It Looked Great on Television
Recently I heard my elderly father comment: “It looked great on television” as he examined, with clear disappointment, a small specialty grill he had just received from one of those ubiquitous infomercials. Now my dad is a typical, frugal Yankee and not easily parted from his hard-earned money, but he and my mother had seen this infomercial for this “incredible” gadget and thought it might be useful. They were not quite persuaded to buy it—they were in the “mulling it over” stage when my sister discovered their interest and ordered it for them. When it arrived, it was much smaller than it appeared on television and didn’t seem nearly as handy as the salesperson had claimed; hence my father’s deflated expectation and ensuing comment: “It looked great on television.”
This morning I received a fax here at the office informing me that my personal information had been reviewed, despite the generic salutation of “Dear Company Owner”, and because of my magnificent accomplishments I had been selected to appear in the “Presidential Who’s Who” 2011 edition. That was not quite as exciting as the email that informed me that my email address had won $1,000,000 from the Harry Potter Foundation, whatever that is, but nonetheless I was delighted to know that Mark Anthony McGuiness, the COO of Presidential Who’s Who was so impressed by my credentials (I don’t know how he “reviewed” them) that he took time out of his busy schedule to write me a personal letter (Dear Company Owner).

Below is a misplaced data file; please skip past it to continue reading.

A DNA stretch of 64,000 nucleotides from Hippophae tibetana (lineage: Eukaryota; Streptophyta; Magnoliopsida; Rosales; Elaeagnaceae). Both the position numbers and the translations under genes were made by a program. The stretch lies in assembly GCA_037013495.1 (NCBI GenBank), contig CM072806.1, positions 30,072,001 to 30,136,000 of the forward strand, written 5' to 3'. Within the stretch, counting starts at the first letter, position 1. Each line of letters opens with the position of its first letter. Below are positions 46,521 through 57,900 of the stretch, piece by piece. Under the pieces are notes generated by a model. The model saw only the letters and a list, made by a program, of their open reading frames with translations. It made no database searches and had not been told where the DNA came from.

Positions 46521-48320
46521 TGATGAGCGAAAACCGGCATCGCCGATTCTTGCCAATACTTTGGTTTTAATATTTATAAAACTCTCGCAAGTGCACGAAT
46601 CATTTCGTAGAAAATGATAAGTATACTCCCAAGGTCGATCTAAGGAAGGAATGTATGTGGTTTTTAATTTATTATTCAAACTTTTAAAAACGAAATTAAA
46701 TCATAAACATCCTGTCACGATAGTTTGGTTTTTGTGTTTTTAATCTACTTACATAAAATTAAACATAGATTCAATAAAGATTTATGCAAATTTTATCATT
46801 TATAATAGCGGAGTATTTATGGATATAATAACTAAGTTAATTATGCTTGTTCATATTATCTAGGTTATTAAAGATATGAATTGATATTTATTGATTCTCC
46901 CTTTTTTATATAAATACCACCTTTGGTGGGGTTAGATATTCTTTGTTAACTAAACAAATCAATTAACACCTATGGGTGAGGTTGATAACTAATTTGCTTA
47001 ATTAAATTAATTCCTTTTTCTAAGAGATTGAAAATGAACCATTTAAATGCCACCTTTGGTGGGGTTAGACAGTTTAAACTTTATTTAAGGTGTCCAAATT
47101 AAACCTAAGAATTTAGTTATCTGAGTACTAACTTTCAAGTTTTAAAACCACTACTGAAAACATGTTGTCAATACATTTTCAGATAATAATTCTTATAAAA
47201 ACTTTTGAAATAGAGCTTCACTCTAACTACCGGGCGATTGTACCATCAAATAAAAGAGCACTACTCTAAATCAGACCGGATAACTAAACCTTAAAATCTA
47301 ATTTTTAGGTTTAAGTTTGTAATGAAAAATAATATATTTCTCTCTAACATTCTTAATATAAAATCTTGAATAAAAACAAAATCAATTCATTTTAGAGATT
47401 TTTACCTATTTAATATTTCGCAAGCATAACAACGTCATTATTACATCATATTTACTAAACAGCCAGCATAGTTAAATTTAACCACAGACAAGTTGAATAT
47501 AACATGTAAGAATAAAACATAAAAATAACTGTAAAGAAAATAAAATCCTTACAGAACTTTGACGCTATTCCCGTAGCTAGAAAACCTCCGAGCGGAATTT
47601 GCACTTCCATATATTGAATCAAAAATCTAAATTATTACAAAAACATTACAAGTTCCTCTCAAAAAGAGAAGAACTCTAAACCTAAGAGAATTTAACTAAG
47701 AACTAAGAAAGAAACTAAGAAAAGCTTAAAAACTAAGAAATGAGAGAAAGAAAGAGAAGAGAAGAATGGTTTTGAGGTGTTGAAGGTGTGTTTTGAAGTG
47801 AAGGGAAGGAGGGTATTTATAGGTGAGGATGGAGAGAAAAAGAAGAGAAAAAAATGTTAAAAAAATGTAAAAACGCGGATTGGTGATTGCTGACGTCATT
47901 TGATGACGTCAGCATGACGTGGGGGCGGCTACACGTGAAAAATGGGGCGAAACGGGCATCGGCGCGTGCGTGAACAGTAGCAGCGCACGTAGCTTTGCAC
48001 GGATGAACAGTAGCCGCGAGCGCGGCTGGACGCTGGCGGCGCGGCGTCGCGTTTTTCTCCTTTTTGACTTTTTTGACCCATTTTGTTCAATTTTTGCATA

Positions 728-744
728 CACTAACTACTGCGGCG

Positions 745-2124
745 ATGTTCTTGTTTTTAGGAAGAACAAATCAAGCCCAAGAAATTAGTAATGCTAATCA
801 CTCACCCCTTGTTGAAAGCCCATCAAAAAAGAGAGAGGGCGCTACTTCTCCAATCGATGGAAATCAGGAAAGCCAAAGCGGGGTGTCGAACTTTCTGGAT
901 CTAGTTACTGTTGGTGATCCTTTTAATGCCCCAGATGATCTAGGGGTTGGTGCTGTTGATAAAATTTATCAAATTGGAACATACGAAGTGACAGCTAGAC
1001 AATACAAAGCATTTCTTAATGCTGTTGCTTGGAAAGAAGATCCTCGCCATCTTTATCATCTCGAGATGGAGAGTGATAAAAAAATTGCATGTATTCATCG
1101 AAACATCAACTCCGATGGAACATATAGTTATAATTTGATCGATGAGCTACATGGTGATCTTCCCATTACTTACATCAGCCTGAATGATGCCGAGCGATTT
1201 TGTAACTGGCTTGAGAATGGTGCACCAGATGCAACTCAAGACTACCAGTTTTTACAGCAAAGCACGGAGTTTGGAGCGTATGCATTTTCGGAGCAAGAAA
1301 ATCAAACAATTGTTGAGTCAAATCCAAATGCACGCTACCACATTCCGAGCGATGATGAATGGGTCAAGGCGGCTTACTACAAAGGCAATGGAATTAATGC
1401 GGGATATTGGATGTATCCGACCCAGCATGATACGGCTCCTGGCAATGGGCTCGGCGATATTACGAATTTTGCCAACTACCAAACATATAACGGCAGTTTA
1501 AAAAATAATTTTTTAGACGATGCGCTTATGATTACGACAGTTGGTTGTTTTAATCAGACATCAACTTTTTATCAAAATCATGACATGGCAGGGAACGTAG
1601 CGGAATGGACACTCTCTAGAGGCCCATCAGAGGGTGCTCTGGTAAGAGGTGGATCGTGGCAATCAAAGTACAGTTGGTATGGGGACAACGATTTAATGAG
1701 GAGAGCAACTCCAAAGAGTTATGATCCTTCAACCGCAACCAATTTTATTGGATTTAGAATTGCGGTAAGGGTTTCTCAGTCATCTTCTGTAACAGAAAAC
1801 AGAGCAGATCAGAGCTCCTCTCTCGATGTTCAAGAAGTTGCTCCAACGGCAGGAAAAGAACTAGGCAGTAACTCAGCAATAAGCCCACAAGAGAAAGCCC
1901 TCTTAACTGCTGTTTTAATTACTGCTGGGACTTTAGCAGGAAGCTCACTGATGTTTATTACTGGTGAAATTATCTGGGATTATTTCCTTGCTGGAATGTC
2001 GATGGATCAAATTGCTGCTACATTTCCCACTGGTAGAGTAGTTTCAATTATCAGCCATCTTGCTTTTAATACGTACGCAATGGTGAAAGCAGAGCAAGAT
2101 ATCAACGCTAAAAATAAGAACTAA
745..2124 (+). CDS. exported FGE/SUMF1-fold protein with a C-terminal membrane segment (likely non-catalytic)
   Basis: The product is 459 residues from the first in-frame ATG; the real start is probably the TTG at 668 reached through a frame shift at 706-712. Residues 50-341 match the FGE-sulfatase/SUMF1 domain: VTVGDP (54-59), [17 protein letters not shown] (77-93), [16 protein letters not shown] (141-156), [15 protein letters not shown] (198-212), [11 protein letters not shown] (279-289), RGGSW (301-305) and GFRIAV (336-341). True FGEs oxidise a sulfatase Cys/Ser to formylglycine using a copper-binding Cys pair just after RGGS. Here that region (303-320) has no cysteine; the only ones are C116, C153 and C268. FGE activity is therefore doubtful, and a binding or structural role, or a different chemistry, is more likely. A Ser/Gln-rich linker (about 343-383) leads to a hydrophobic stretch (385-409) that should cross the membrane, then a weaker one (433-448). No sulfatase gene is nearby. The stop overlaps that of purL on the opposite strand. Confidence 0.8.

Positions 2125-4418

With email, smart phones, blackberries, TVs and faxes, we are never unplugged, and we are constantly exposed to the huckster’s pitch. One of the focuses of my job is marketing the Rock of Ages attraction. Naturally I too like to put our best foot forward when marketing ourselves, but marketers truly cross the line when they greatly exaggerate the merits of their products, as in the case of the infomercial grill, or when they lie outright in hopes of parting your from some cash, such as my email sweepstakes win or the dubious honor of being notified of my inclusion in the Presidential Who’s Who of business.
While I am now rarely involved in the marketing of our main business, that of selling memorials, statuary and mausoleums, I am proud to be a part of a company with integrity, a company that delivers quality products without unscrupulous exaggerations or downright fraudulent come-ons. And I am equally proud to be a Vermonter.
I offer a challenge to you and to myself to live with integrity, to live up to our word and to treat others as we ourselves wish to be treated.